Amorphous clocks melting all over a canvas. Excited hands gesturing toward some obscure symbol or double image that Salvador Dalí included to shock the viewer. A captivated crowd leaning close to the painting, straining to understand the esoteric nature of Dalí's bizarre thoughts.
This is the scene that usually greets those who enter the Dalí Museum, an eclectic building that houses some of the most unconventional art of the 20th century. Dalí, a maverick born in Spain in 1904, was notorious for spearheading the surrealist art movement of the 1940s and for rocking the modern art world with absurd, often disturbing images.
The museum has a crew of trained adult docents who take classes through the extensive permanent collection as well as the current exhibitions (i.e. Dalí & da Vinci: Invention as Art and the former Picasso/Dalí, Dalí/Picasso show). However, for the third year in a row, the museum also has educated high school students interested in art history on Dalí's collection under the fragmented geodesic dome. The peculiar tales behind The Hallucinogenic Toreador or Galacidalacidesoxyribonucleicacid are no longer limited to seasoned adult ears; Tampa Bay teenagers also are navigating the upside down (and often sexually imbued) world of the Surrealists.
Sam Joyce, a junior at St. Petersburg High, participated in the teen docent program because his teacher thought he would be interested in doing it.
"My favorite part about the program is learning about all the history linked with Dalí's paintings," said Joyce. The teens, mostly from St. Petersburg High and Osceola High, immerse themselves in the avant-garde on Tuesday nights and also give tours to the public on certain days.
Haoshan Jiang, a senior at St. Petersburg High, enjoys his time at the cultured Dalí. "It's a nice building, and you get to meet lovely people. There is a great selection of art as well. My favorite painting is The Discovery of America by Christopher Columbus."
Besides listening to art lectures delivered by Peter Tush, the curator of education, the students also practice public speaking skills necessary to give a stellar and coherent presentation. "When you are presenting, you often forget half of what you were going to say," admitted Jiang.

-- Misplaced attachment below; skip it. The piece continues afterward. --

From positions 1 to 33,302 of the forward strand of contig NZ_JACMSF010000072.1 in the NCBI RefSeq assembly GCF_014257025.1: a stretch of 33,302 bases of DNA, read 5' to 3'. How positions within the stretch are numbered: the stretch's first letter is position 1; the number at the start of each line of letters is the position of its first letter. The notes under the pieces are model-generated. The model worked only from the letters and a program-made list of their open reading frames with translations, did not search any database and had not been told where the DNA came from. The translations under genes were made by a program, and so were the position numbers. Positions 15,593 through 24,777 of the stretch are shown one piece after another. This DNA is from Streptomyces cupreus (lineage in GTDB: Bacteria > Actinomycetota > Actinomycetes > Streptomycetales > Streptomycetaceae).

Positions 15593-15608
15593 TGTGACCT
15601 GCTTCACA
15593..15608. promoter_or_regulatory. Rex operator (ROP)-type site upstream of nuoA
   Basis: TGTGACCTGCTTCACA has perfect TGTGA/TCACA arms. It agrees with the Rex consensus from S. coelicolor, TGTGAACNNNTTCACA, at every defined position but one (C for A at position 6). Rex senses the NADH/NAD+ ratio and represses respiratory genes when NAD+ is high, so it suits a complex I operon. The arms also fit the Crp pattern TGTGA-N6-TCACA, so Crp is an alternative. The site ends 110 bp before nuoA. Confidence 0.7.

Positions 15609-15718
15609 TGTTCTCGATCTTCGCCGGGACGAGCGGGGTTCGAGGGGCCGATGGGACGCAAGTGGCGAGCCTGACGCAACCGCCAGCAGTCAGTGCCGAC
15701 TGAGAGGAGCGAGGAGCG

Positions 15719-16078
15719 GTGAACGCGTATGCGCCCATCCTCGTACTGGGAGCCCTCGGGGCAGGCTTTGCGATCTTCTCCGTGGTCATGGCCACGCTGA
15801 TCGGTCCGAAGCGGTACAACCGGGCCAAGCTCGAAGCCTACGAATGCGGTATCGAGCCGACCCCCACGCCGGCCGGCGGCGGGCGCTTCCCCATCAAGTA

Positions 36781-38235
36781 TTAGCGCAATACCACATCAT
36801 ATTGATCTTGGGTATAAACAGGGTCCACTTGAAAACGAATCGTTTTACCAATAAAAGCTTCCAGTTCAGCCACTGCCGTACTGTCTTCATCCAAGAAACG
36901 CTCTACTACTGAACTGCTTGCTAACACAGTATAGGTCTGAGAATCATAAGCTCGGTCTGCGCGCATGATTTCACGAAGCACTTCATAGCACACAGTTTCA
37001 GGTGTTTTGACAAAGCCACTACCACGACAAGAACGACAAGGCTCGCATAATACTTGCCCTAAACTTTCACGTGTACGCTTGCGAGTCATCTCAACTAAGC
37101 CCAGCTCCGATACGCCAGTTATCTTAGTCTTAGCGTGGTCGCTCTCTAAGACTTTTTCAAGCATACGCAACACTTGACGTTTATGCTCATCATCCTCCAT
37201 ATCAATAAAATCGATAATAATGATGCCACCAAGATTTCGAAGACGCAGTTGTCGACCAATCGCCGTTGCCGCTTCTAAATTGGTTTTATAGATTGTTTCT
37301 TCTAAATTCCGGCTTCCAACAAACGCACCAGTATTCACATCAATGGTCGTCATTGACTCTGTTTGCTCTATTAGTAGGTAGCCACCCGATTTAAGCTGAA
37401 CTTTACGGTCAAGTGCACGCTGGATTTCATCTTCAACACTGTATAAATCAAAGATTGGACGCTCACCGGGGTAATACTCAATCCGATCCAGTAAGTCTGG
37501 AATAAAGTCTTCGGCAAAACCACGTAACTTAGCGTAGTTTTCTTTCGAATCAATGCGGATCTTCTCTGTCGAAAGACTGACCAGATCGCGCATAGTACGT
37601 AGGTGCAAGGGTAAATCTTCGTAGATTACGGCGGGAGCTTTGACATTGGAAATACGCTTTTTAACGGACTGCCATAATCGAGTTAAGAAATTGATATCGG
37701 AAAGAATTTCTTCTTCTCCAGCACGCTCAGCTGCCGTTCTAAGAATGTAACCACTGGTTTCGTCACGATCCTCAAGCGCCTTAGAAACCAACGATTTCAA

Other students thrive on public speaking and enjoy engaging with the public. "I don't get nervous presenting," said Joyce.
Marina Palese, also a senior at St. Petersburg High, remembers one particular tour in which she spoke about Eggs on the Plate Without the Plate, a painting completed by Dalí in 1932. "I said that Dalí relates the penetrating eyes of Gala, Dali's wife, to the literal penetration of the eyes of St. Lucy on the tour," Palese said with a smile.
Dalí often included religious allusions such as the one to St. Lucy, a woman who had her eyes gouged out and put on a plate. This macabre connection may have been appreciated by Palese, but other teen docents are not so keen on the personality of Dalí.
"Dalí can be funny at times, but I wouldn't have wanted to room with him at college," said Joyce.
While his personality was eccentric, his technical skill was undoubtedly immense. "I like his appreciation of science and math," Palese said.
Dalí danced through an art phase in which he painted with painstaking detail, but he ultimately abandoned realistic painting for surrealism and nuclear mysticism. Looking out at the massive black mustache anchored in the garden patio, Jiang commented, "He was very much an individual, creative and eccentric person."
A giant art figure with an even larger personality, Dalí continues to educate and amuse people of all ages, especially the teen docent class of 2014-15 at the museum.
Most student-run tours take place on select Tuesday, starting at 4:30 p.m. Contact the museum for specific times and dates.
Editor's note: Mackenzie Patel is a teen docent at the Dalí Museum.